nec14-epureA few years ago, it was Brazil and the United States sparring with each other over ethanol trade and tariffs, but now it is the Europeans who are challenging the U.S. ethanol industry in the export arena.

“The real loser in the EU’s nonsensical action is the European consumer, who is being denied access to low cost high performance renewable fuels,” Dinneen said in his state of the industry address. Vierhout challenged that assertion on the panel. “Bob, please wake up,” said Vierhout. “If you would export your ethanol to Europe, who’s going to gain? Not the consumer, it’s the oil companies.”

Even Brazil and Canada fired back at Vierhout over Europe’s policy. “I’ll summarize for Rob,” said Velasco. “He’s never met a gallon, or a liter, or hectoliter, of ethanol imports that he likes.”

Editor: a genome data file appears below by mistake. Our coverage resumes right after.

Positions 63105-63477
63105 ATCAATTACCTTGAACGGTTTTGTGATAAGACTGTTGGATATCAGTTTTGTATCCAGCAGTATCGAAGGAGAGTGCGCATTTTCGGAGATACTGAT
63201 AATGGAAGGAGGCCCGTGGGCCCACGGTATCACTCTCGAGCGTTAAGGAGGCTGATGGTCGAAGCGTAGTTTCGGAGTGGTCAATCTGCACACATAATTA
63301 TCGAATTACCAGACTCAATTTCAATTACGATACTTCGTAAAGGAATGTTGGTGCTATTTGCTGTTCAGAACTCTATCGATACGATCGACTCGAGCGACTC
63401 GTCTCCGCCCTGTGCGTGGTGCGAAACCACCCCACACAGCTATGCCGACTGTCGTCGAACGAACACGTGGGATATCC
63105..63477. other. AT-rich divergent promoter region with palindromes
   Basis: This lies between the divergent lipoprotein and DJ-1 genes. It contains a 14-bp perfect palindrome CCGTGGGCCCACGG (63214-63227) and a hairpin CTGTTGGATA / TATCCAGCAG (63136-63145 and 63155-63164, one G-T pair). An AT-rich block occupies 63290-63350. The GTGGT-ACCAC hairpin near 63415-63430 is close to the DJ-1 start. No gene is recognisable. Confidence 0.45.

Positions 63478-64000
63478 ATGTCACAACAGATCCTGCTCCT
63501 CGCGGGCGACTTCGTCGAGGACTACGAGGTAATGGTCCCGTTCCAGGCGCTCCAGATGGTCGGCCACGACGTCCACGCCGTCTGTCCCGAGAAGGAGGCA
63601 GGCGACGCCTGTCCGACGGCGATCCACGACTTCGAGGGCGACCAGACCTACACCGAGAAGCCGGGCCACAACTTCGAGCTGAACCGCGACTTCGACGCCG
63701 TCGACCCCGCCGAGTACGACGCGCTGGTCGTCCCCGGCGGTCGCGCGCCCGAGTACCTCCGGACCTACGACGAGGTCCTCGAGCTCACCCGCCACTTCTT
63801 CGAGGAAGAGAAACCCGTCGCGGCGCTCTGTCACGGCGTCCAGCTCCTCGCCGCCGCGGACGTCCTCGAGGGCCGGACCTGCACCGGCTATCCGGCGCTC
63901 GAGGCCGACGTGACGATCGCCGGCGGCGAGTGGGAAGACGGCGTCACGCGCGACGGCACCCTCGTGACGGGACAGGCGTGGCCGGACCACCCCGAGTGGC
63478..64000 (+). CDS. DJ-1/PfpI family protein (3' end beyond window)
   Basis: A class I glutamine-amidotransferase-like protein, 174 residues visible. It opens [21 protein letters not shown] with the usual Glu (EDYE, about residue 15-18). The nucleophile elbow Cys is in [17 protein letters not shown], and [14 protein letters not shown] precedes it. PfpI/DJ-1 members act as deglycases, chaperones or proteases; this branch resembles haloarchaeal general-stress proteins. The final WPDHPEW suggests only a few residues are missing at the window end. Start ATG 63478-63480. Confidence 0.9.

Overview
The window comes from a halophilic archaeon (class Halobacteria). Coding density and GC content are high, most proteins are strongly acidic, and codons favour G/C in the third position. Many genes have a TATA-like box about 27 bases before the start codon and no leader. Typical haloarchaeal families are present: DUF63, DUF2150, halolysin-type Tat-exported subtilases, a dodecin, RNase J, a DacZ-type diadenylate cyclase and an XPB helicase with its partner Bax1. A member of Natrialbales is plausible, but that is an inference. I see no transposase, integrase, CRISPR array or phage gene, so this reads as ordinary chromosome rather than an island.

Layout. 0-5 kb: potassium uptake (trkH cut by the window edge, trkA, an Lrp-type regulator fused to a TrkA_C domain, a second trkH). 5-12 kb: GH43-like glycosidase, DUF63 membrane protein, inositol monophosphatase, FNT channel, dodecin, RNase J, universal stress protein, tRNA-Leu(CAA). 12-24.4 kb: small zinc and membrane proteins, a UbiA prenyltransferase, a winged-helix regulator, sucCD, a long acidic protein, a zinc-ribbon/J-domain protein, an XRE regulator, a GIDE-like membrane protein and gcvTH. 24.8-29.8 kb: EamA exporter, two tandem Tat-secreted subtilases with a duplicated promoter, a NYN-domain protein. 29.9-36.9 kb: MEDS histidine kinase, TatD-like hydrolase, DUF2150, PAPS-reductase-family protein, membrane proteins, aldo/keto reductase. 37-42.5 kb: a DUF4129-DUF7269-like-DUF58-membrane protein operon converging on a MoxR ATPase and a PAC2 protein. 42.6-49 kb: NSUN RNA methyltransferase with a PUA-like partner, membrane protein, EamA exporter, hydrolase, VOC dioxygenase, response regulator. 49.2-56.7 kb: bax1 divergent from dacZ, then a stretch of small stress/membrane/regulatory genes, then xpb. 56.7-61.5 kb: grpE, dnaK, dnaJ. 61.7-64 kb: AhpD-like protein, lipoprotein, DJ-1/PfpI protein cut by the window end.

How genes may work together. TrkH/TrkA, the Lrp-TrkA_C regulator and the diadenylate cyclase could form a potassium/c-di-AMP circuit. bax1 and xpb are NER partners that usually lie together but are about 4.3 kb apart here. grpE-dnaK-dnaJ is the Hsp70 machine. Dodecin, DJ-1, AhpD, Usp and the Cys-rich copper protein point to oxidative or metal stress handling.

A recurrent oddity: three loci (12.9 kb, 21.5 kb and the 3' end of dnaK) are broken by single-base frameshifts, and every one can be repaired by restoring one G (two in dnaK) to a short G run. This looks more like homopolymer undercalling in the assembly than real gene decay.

Thurlow questioned how this would play in the current European-U.S. trade negotiations. “I don’t see how your position can be tenable, Rob, if you are going to have a dispute resolution mechanism that will basically make it impossible for these types of ‘snap-back tariffs’ to be put on,” he said. To which Vierhout replied, “There’s still a possibility (the trade agreement) will exclude ethanol.”

Listen to the conversation here and watch the European exchange on video below: Growing Global Ethanol Industry Panel Discussion

2014 National Ethanol Conference Photo Album

NEC Coverage sponsored by Patriot Renewable Fuels LLC

Students Interested in Ethanol

The 2014 National Ethanol Conference scholarship winners are three totally different young men who all share the common interest of ethanol.